He went on to develop cannabis as a treatment for spasticity in general, using cannabis resin to treat the wrenching muscle spasms for patients suffering from rabies and tetanus.

With his return to England in 1841, O’Shaughnessy became an evangelist for medical cannabis. He started to publish his research. And doctors throughout the West – including those here in America – started incorporating marijuana into their treatment regimens.

Call it “The Cannabis Medical Gospel According to William O’Shaughnessy.”

By 1850, you could find cannabis in medical preparations in pharmacies across the United States.

In the decades that followed, cannabis was a common, readily accepted therapy. By 1930, big pharma firms like Eli Lilly and Co. were actually cultivating huge fields of marijuana to manufacture cannabis-based drugs.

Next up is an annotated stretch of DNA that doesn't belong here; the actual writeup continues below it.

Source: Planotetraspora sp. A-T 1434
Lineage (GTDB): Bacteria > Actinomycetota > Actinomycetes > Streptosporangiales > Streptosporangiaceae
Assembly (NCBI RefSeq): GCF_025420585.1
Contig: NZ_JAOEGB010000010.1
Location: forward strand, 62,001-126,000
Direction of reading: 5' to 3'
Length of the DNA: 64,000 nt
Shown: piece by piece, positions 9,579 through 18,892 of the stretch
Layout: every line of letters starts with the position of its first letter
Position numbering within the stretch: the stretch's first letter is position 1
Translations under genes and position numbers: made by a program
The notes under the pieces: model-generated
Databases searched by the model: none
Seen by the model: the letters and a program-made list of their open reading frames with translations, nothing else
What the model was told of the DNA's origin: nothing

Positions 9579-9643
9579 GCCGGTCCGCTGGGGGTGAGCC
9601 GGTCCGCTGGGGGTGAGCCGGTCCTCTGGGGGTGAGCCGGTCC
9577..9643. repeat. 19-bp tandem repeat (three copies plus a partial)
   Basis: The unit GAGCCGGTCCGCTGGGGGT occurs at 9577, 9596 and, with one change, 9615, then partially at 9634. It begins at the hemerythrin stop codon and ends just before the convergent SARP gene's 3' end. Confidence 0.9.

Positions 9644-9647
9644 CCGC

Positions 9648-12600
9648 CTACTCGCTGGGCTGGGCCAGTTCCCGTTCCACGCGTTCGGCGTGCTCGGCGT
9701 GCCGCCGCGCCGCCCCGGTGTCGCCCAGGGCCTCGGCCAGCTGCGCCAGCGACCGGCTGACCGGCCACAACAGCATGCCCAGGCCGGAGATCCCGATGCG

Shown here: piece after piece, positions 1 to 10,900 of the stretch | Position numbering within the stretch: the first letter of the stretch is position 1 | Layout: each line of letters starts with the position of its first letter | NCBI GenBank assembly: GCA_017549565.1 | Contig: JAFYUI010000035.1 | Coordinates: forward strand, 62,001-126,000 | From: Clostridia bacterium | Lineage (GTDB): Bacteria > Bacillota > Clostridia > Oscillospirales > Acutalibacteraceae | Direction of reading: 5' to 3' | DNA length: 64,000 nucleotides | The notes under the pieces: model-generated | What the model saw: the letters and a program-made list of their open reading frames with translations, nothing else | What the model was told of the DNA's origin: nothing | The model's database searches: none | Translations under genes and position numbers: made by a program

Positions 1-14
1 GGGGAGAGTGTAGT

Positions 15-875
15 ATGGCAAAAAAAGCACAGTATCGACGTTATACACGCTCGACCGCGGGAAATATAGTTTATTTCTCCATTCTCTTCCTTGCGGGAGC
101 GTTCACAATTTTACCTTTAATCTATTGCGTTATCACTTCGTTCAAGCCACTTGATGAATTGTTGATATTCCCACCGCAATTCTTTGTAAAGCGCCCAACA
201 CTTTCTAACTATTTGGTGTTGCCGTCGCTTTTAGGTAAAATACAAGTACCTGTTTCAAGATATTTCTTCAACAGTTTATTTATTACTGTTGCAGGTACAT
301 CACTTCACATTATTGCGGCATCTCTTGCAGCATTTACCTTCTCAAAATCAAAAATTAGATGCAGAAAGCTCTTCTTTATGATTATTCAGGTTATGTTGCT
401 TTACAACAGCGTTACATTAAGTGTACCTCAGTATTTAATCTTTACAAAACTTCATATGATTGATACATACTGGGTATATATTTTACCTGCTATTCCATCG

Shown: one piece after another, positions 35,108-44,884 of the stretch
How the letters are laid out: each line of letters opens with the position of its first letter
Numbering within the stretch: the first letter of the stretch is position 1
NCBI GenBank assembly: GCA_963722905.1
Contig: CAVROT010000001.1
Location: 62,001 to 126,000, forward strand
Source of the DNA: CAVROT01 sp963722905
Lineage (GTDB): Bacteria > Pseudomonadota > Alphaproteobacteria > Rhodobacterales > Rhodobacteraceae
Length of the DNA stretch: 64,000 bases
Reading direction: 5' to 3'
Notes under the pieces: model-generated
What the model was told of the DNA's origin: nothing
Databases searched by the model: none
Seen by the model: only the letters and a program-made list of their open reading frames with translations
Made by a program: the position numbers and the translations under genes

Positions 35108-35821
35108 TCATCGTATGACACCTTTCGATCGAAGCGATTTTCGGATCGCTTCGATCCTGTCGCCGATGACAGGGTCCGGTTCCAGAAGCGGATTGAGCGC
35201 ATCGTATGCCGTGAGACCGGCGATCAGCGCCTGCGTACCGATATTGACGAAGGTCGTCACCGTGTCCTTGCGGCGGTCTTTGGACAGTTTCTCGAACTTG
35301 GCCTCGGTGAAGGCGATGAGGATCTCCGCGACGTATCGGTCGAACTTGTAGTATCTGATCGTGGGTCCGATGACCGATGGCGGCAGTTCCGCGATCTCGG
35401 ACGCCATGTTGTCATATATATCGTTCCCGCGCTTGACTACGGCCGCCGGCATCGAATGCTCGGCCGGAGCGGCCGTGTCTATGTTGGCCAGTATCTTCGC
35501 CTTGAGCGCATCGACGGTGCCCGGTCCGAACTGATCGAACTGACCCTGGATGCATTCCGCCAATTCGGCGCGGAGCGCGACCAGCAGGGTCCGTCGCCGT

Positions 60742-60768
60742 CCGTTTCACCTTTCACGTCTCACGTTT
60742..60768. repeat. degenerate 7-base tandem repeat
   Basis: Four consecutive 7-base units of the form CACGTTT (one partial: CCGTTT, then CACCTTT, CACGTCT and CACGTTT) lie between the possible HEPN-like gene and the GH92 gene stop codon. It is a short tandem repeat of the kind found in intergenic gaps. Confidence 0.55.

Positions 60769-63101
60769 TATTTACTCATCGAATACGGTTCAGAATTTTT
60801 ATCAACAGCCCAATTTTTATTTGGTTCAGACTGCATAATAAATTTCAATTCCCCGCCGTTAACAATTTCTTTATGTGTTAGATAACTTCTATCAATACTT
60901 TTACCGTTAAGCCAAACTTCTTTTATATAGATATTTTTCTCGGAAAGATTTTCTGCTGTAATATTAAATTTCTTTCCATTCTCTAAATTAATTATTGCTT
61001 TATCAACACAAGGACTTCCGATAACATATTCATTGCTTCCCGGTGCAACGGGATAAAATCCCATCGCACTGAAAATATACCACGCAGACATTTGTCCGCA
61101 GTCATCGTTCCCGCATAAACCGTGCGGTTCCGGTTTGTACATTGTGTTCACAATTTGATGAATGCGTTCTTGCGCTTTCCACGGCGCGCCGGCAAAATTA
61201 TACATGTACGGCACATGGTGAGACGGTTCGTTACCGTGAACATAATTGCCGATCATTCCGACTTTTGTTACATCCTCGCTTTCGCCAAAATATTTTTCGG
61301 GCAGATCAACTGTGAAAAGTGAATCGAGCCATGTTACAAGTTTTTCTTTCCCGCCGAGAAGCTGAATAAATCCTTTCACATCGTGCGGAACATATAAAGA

Then came “Reefer Madness,” the 1936 exploitation flick that supercharged what had been a slowly growing, anti-cannabis sentiment – demonizing it as the “Marijuana Menace” and setting the stage for seven-plus decades of regulation, politicization, and criminalization.

Which now brings us to a more recent bit of cannabis history.

Laying the Groundwork for Legal Cannabis

In 1994, California state legislators passed a bill legalizing cannabis for medical use. But then-Gov. Pete Wilson (R-CA) shot it down by veto.

In 1995, it happened again.

Fed up with asking permission from politicians, cannabis advocates said, “screw it.” They took a ballot initiative directly to voters. And on November 5, 1996, the Compassionate Use Act became law – making cannabis legal medicine once again.